Jason
02-20-2015, 04:14
I agree in general with the comments that side with preserving the simplicity of the game. SGN simplicity is an outstanding factor in making the game so popular, especially among casual gamers, or sea-enthusiasts that are no gamers at all but are passionate about sailing and thus enjoy this easy beer-and-pretzels fun.

On the other hand, in my personal opinion, the advanced rules of the game have a lot of options that overburden the play with not so important decisions that slow the dynamics of the game, without added benefit. To make tacking more challenging, even only as an advanced option for players who want to utilize it for the sake of greater accuracy, would add an element of challenge-succes dynamic that is an important factor of satisfaction in games theory. The proper way to do it would be by including an option in existing mechanic of the game, without dice-throws, tables, or new cards. In this regard, Fred's proposal fits perfectly, as it doesn't add any new step to the sequence of play. The chit that prepares crew for tacking is in fact taking the 25% share of all crew action that would belong to some other chit instead, and consumes time that would otherwise go to resolving the other chit effects.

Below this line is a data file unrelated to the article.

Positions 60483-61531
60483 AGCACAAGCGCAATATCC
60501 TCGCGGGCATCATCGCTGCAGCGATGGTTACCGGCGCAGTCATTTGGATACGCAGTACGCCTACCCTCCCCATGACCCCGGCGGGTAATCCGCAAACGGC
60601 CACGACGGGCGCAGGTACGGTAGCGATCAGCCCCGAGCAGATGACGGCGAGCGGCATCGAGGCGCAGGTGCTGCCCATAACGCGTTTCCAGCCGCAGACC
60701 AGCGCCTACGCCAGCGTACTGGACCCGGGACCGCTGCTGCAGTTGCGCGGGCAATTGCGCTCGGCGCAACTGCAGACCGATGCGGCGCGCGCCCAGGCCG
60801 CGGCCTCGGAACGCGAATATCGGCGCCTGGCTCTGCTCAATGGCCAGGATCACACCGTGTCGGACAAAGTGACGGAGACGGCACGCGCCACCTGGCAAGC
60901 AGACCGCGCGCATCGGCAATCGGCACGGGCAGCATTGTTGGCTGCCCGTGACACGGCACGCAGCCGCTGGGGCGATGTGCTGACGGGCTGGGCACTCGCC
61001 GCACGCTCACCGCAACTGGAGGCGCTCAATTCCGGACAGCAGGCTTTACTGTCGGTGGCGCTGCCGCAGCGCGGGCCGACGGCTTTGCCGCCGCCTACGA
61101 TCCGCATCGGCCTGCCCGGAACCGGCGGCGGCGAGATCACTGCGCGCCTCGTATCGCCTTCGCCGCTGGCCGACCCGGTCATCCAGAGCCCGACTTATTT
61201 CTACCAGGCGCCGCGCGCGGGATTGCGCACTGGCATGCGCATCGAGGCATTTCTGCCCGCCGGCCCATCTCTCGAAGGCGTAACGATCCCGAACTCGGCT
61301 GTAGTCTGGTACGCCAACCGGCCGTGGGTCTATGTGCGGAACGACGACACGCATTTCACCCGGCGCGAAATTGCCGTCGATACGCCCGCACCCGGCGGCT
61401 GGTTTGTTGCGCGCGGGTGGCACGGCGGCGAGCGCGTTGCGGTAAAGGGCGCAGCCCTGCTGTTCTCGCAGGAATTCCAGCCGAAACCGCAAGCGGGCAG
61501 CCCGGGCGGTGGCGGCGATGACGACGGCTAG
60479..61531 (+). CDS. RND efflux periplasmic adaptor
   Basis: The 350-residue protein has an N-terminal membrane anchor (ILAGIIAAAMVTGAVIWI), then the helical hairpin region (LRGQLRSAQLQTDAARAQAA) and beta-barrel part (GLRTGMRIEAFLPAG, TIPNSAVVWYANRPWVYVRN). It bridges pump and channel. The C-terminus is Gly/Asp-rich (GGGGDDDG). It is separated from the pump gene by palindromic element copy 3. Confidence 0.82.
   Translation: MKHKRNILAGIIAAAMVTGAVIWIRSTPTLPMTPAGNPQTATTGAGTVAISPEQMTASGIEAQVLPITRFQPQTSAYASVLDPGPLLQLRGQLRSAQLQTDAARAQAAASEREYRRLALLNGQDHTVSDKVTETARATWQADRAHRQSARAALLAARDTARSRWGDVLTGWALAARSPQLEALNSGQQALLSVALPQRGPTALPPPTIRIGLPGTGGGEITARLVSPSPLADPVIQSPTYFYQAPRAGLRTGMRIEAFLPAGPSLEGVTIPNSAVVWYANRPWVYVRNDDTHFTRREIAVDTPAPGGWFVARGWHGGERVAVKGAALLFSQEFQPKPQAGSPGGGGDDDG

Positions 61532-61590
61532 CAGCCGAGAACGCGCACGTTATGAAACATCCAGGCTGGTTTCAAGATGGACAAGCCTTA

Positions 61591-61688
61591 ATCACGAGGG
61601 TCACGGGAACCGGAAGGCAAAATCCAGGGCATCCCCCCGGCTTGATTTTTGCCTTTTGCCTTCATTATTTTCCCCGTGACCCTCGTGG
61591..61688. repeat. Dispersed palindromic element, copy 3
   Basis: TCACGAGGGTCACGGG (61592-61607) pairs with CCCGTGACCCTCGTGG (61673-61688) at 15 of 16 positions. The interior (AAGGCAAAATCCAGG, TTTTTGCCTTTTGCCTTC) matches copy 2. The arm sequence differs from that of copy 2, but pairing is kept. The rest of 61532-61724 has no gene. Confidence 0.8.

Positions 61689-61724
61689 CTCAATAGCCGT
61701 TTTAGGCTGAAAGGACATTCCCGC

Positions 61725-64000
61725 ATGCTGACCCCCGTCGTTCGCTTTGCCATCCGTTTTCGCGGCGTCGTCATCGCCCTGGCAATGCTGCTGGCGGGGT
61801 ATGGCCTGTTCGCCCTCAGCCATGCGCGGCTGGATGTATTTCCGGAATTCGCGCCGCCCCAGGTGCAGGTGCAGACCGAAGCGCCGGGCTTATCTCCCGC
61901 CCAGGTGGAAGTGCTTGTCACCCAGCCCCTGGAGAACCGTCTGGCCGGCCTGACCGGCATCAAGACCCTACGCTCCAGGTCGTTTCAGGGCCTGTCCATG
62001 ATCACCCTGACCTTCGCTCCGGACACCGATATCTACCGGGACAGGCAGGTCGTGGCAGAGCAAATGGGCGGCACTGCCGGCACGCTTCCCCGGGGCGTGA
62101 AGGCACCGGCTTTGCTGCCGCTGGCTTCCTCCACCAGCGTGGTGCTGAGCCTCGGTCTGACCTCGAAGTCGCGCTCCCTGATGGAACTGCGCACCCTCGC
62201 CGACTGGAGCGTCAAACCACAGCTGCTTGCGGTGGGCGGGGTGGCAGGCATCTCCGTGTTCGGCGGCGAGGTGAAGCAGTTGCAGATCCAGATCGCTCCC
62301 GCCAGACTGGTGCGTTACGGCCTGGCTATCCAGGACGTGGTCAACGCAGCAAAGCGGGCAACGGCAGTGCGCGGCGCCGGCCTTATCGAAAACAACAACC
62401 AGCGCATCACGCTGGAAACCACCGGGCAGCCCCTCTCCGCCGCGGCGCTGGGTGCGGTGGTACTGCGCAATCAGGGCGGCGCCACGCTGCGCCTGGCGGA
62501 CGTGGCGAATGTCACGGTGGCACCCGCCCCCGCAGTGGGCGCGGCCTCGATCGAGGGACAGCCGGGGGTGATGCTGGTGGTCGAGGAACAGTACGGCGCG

I believe that current mechanics do a very bad job in portraying tacking, because instead of making it a challenge, they promote sailing into the wind every possible turn, because 1) staying in irons gives you opportunity to position your unit for an upcoming broadside in a favorable spot 2) turn your ship with the second hourglass card in the manner that you can fire two broadsides one after another. Seriously, that's the easiests way in the game to turn the ship around so it fires one broadside after another aggainst the same target.

I don't say it isn't fun. It's just inaccurate. :wink:

csadn
02-20-2015, 18:02
How Hard Can It Be to just say "If Tacking, no firing"?

7eat51
02-20-2015, 22:43
This game won't last long if ARES doesn't sit up and take notice.